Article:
The myth that women are ‘high risk’ in business must be dispelled, as there is a substantial need for the public and private sector to offer more financial services to women, in order to bridge the gender finance gap.
This was the notion obtained by African Leaders at the ongoing 2019 Global Gender Summit taking center stage in Kigali, Rwanda.
Hosted by the African Development Bank (AfDB) in partnership with the Rwandan government, the Global Gender Summit demonstrates a high-level buy-in on the peculiarities of gender equality and empowering women to drive Africa’s economic development. It also seeks to activate greater policy representation and investment for women across the continent.
Speaking at the official opening of the summit, President Paul Kagame of Rwanda whose country currently has a 61% representation of women in the parliament said, “We got it from the beginning that there is a lot of work to do. We made investments to ensure that women are at the center of development. We are making sure that narrowing this gender gap is everyone’s responsibility.”
A large bulk of agricultural production in Africa comes from smallholder farmers, who are mostly rural women. Also, women comprise the largest percentage of the workforce in the agricultural sector across the continent, but reports indicate that these women are financially excluded.
It was against this backdrop that the leaders at the summit held that a greater path for multilateral development is to ensure that financial institutions show a greater level of investment in women and their businesses.
President of the African Development Bank (AfDB), Dr. Akinwumi Adesina in his opening presentation emphasized the need for the efforts of women in agribusinesses to be bolstered by enhancing financial equality and granting much-improved access to credit facilities to women.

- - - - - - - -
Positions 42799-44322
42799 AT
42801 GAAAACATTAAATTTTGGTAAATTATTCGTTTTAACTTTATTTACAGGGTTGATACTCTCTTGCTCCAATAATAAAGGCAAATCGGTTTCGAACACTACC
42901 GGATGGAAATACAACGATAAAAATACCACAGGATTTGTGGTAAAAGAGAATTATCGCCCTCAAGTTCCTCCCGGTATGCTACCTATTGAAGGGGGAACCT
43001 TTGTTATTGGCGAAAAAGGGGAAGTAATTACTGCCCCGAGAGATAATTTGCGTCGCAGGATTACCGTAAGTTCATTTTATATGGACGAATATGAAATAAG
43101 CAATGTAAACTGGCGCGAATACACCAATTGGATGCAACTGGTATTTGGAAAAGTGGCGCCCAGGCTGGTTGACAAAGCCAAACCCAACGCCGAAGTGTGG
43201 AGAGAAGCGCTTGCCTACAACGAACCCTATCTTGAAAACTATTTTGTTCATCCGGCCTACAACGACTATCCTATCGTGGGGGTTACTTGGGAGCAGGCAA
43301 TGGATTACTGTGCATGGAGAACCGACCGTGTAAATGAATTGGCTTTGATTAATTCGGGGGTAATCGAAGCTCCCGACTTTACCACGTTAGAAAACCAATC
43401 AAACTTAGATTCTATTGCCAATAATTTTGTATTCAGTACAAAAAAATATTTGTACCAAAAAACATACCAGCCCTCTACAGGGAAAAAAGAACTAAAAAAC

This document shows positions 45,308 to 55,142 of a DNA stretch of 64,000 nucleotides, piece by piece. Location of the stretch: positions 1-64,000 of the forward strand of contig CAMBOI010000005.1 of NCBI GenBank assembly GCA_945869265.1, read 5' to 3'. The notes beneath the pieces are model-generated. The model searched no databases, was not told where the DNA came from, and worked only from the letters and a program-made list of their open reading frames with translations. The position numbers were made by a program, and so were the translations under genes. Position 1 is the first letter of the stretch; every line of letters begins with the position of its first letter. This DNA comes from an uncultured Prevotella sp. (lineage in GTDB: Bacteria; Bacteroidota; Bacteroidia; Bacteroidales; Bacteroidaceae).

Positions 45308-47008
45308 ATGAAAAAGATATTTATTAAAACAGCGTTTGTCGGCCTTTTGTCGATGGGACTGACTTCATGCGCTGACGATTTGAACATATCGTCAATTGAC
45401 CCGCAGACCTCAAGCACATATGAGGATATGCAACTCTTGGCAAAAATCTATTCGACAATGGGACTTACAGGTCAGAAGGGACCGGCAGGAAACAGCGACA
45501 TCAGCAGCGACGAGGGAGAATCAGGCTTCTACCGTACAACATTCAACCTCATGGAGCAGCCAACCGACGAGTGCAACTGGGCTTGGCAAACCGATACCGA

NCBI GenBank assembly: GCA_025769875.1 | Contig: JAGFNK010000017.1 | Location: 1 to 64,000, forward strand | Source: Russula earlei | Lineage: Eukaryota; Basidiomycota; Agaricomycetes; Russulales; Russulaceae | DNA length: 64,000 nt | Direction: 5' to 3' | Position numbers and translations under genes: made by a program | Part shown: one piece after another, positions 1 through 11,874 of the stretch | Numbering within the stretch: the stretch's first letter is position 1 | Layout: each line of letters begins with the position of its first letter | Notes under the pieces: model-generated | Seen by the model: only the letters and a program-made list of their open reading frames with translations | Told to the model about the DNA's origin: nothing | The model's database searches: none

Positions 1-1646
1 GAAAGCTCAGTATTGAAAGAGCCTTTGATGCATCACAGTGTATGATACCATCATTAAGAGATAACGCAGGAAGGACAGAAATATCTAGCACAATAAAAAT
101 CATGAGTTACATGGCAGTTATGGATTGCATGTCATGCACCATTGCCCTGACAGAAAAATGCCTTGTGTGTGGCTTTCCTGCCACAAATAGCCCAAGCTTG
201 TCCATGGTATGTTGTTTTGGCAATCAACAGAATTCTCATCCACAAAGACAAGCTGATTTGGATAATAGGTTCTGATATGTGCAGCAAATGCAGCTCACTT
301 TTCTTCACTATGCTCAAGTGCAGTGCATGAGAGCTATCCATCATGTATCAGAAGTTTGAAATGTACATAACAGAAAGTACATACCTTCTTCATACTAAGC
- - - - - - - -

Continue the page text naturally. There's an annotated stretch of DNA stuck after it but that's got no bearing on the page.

In his words, “As we gather today, for the Global Gender Summit, we must focus on how to fast track economic, social and political opportunities for women, and girls. A smarter world must invest in women and girls. Let’s be smart and let’s be wise: women are the best investments any society can make. When they earn, they spend 90% of their income on their households, including their husbands.
“Women pay back their loans — an overwhelming 90%. Smart banks will lend to women. Yet, there exists globally close to $1.5 trillion financing gap for women-led small and medium-sized enterprises. In Africa, 70% of women are excluded financially. The continent has a $42 billion financing gap between men and women. And women, who are the majority of farmers in Africa, face a financing gap of close to $16 billion.”
Speaking in the same vein, Chairperson of the African Union Commission Moussa Faki Mahamat said the African Union was deliberate about gender parity. “What we are telling our heads of states is to take the bull by the horns…This discrimination is political, economic, and social; it is politically incorrect, unjustifiable social… not to take (gender) into account is a real waste.”
On her part, African Development Bank Vice President for Agriculture, Human and Social Development, Dr. Jennifer Blanke, said “We know that women are a good bet. We know they payback. We know they run excellent businesses – and yet they are not getting financed”
“We know that if we provide those guarantees, then the banks are going to be lending to a lot more women, and they are going to discover that women are an excellent bet – and are an excellent investment.” She added.